Recent Trends in the Immune Response against Hepatitis C Virus

Authors A.P. Grammatikos, E. Giannoulis.


Hepatitis C Virus (HCV) represents a viral pandemic infecting
170 million people worldwide, 80% of whom develop
persistent infection and approximately 20% cirrhosis. HCV
is present in numerous quasispecies in each individual
patient, caused by its very high mutation rate. The development
of quasispecies has, as a consequence, the development
of escape mutants to humoral immunity. Cellular
immunity, on the other hand, is believed to be the immune
systems effector arm that is utilized the most in the fight
against HCV. Recent data suggest that a vigorous, polyclonal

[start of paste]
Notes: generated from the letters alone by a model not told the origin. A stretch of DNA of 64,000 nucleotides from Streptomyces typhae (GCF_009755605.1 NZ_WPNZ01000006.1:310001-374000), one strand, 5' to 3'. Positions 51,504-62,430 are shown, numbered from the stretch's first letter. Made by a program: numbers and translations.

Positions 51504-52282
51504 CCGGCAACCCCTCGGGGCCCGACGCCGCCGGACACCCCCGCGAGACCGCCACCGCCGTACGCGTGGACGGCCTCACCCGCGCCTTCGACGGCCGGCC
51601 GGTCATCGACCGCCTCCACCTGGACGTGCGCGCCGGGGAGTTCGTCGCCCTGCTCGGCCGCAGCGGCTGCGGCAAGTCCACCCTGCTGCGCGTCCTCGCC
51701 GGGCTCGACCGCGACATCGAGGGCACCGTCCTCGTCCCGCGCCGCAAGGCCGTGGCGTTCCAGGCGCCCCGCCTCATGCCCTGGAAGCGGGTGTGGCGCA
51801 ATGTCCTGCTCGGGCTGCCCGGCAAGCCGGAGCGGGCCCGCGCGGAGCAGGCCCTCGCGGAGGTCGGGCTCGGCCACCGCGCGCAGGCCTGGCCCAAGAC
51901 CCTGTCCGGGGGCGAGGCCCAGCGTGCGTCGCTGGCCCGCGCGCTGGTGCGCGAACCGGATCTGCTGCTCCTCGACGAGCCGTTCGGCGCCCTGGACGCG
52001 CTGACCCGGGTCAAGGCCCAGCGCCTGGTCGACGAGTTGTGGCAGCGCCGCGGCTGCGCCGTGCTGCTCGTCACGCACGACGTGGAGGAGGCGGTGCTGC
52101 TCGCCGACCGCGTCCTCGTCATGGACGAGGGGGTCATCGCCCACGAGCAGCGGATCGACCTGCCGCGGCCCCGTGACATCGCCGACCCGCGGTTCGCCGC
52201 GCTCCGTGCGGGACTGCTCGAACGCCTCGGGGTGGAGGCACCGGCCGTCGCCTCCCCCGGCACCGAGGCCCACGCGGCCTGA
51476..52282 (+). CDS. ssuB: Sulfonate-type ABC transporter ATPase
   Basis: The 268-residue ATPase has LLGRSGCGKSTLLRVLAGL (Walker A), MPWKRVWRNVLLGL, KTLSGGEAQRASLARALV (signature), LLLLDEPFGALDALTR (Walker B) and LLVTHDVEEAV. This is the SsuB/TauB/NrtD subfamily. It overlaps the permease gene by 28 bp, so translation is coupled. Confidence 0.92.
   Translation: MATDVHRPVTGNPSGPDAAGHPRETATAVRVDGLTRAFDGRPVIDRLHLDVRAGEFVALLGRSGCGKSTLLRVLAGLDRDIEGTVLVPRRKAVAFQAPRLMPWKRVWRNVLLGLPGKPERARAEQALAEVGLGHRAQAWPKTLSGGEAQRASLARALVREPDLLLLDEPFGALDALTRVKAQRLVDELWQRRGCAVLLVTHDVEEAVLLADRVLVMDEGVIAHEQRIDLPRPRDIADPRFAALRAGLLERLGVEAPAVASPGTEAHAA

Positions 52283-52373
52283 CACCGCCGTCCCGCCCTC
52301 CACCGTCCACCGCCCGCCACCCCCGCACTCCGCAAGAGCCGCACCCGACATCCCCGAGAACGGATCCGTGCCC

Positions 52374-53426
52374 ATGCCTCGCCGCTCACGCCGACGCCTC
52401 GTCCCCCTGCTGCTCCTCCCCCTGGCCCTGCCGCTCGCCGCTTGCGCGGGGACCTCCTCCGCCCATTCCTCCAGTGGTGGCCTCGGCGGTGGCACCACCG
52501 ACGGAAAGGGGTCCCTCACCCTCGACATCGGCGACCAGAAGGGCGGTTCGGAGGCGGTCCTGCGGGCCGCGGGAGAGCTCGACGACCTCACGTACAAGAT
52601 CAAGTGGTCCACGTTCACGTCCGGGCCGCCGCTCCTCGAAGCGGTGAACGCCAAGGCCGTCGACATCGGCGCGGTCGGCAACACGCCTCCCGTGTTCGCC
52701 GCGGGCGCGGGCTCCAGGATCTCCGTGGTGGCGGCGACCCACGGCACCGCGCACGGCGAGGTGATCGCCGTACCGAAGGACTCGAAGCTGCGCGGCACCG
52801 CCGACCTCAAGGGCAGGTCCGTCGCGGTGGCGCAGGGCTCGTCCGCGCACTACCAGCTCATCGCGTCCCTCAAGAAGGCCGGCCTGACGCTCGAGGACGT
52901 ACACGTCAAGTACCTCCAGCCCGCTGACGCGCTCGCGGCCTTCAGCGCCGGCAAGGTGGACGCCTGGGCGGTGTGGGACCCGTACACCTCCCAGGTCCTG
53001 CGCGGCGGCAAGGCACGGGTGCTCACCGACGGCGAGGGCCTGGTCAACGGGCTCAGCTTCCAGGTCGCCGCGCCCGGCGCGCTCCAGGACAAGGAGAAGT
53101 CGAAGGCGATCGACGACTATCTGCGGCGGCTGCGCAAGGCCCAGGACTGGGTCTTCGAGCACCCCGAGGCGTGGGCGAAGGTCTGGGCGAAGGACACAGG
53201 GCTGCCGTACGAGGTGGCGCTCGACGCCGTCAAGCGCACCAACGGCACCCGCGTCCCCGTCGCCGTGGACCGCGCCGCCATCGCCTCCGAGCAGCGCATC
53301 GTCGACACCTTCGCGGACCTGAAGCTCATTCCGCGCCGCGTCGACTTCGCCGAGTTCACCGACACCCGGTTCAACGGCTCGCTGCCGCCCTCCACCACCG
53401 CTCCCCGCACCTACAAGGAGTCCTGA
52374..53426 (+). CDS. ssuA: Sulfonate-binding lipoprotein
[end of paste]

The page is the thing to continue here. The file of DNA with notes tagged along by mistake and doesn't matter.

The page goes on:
and multispecific proliferative CD4+ T-cell
response, and especially a Th1 shift in the cytokine profile
of peripheral blood is associated with viral clearance. CD4+
Th1 immune responses are needed to prime and maintain
the CD8+ cytotoxic T lymphocytes (CTL) response which
is responsible for eliminating infected cells. Unfortunately,
the response of cytotoxic T lymphocyte in persons with
chronic hepatitis C infection seems to be insufficient to
contain viremia but sufficient to cause collateral damage
through the elaboration of inflammatory cytokines in the
liver. A better understanding of the immunity in conjunction
with the assessment of viral replication may facilitate
further immunotherapeutic and vaccine strategies against
HCV infection.
Key words: CD4, CD8, chronic hepatitis C, HCV (Hepatitis
C Virus), immune response, immunity, cytokines